A new pain pellet that scientists are developing in Columbus is about half the size of a grain of rice, but researchers say it delivers a big dose of relief that could one day help fight the opioid epidemic.
The tiny rod holds a nonaddictive painkiller that doctors could insert in the lower back, much like an epidural, to give a patient a break from the chronic or acute pain, said Dr. Ali Rezai, director of the Neurological Institute at Ohio State University’s Wexner Medical Center. He would not reveal the painkiller, saying only that it is a drug that already has been used successfully as a cardiovascular medication.
A small trial of 55 people with sciatica — pain in the lower back and legs — showed that the pellet stopped the pain for up to one year and was safe and easy to use, Fiore said. Researchers will next seek to perform a large clinical trial, hoping to confirm effectiveness and safety. The trial will involve a broader group of people culled from pain centers across Ohio.
Opioids are commonly used to treat chronic pain, Rezai said.
But the highly addictive nature of the medications, Fiore said, is a reason to find alternatives. Someone who takes opioids for a single day, for example, has a 6 percent chance of being addicted a year later.
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The pharmaceutical and biotech industry is tasked with one purpose: to improve the quality of life for people. But, what if that task were being compromised by the medicines they’re creating?
In terms of their clinical results, opioids have shown demonstrably positive impacts on reducing pain associated with a chronic disease, and they are a staple therapy for certain diseases. In 2012, some 259 million prescriptions were written for prescription opioids, which would be enough to ensure that every adult in the U.S. received their own bottle.
Opioids are a highly addictive therapy that, according to the American Society of Addiction Medicine, led to 20,101 overdose-related deaths in 2015.
In fact, the dangers of opioid addiction and overdose-related death have become such a reality that the Food and Drug Administration (FDA) recently requested Endo International take Opana ER, an opioid therapy, off the market.
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Opioid-related hospitalisations among women in the United States increased far faster than among men between 2005 and 2014, a federal government report says.
Among women, hospitalisations involving opioid painkillers or heroin rose 75 percent, compared to 55 percent among men, according to the U.S. Agency for Healthcare Research and Quality (AHRQ).
The surge among women during that 10-year period meant that by 2014 males and females were being hospitalised at a similar rate — about 225 hospitalisations per 100,000 people.
In 2014, hospitalisation rates among women were highest in West Virginia, Maryland and Massachusetts, exceeding 350 per 100,000 people. Among men, the highest rates were in the District of Columbia, New York and Maryland, topping 440 hospitalisations per 100,000.
Misuse of potent painkillers such as OxyContin (oxycodone) and Vicoprofen (hydrocodone/ibuprofen) sends 1,000 Americans to emergency rooms each day. Opioid-related overdose deaths have quadrupled since 1999, according to federal statistics.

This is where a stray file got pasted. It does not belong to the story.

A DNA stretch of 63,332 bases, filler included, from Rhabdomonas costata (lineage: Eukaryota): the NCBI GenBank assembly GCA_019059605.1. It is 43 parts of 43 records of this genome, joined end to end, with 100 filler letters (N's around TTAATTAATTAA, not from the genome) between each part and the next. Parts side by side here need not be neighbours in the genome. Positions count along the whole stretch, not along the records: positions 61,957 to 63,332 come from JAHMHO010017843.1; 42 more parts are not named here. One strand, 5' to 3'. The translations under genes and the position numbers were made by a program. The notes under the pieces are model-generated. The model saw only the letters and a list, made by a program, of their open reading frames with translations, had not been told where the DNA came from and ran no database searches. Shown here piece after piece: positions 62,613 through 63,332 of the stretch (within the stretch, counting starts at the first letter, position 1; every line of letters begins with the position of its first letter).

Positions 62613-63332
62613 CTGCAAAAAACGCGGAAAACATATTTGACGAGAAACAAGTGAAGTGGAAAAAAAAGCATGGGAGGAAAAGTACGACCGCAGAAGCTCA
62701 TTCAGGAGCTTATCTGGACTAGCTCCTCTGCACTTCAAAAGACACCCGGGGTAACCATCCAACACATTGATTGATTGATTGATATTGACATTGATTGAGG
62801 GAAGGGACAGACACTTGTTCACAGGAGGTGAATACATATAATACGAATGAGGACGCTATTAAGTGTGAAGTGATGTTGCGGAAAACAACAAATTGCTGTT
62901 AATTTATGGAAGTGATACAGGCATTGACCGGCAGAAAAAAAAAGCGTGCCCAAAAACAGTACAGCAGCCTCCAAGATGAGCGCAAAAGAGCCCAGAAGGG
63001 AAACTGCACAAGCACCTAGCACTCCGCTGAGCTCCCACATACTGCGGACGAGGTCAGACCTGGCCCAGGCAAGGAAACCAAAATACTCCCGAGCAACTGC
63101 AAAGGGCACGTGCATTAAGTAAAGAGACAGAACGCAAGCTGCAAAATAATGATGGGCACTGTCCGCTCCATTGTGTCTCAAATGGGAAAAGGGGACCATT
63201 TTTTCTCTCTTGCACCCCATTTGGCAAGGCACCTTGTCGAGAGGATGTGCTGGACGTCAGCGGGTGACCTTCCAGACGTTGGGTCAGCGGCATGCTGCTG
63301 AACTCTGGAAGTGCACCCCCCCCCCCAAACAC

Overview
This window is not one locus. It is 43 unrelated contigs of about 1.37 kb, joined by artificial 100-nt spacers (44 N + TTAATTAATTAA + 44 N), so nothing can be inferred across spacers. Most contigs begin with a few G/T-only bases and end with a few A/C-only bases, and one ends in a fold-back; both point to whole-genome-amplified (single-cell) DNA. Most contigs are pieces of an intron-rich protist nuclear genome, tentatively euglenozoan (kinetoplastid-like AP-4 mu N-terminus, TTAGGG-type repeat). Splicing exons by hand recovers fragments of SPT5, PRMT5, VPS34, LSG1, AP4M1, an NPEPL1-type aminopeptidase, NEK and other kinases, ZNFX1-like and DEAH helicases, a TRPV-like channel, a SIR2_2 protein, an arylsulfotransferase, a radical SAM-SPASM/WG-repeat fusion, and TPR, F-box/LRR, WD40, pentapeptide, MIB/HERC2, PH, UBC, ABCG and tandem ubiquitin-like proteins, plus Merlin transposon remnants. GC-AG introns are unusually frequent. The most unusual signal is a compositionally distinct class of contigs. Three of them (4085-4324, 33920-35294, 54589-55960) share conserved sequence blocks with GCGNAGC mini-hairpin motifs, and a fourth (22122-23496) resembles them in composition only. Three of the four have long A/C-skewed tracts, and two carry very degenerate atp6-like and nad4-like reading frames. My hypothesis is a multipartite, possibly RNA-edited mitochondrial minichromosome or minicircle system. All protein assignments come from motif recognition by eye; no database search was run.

BEIJING: Having a green thumb can get you into trouble with the law – if you grow the wrong plants – as an elderly Chinese man found out.
The 62-year-old man, surnamed Tu, was arrested after he planted some 800 opium poppies in his farm in Shaoxing, Zhejiang province, news portal ThePaper.cn reported.
After locating the farm, police apprehended Tu, who said he had meant to use the seeds from the poppies to season his food.
It is illegal in China to cultivate more than 500 poppy plants, as they can be used to produce illegal drugs such as opium, morphine and heroin. Violators face up to five years’ jail.
In a similar case last June, an elderly couple in Liaoning province grew more than 800 opium poppies because their flowers “looked beautiful”.
The Star Online
Opioids, which include Oxycontin, Percocet, Vicodin, and morphine, are powerful painkillers. In the past, opioids were mainly used for patients with cancer pain, at the end of life, or after major surgery. But starting about 20 years ago, there was a big push for doctors to prescribe opioids for acute and chronic pain of all types, such as headaches, fibromyalgia, arthritis and back pain.
At the same time, doctors were told, incorrectly, that these medications were not addictive. As a matter of fact, doctors were told that less than 1 percent of patients on long-term opioid therapy became addicted or dependent on the medications. Furthermore, starting patients on these medications, doctors were told, would return them to normal function. They would get their lives back.
If you are a young person (younger than 25) and take an opioid for any reason — after a surgery, tooth extraction, etc. — you are 50 percent more likely to become addicted in your lifetime. The young brain should not be exposed to opiates unless absolutely necessary.
Now, pain is very personal and emotional for many people. There are many people whose lives have been changed for the better because of opioid therapy, but the above statistics are sobering.
Because of the evolving understanding of opioid pain medications and the drastic increase in people living with addiction, and overdose deaths, providers are becoming more cautious about prescribing these medications. We will explore this and the community response to the opioid crisis in an article in this space next month.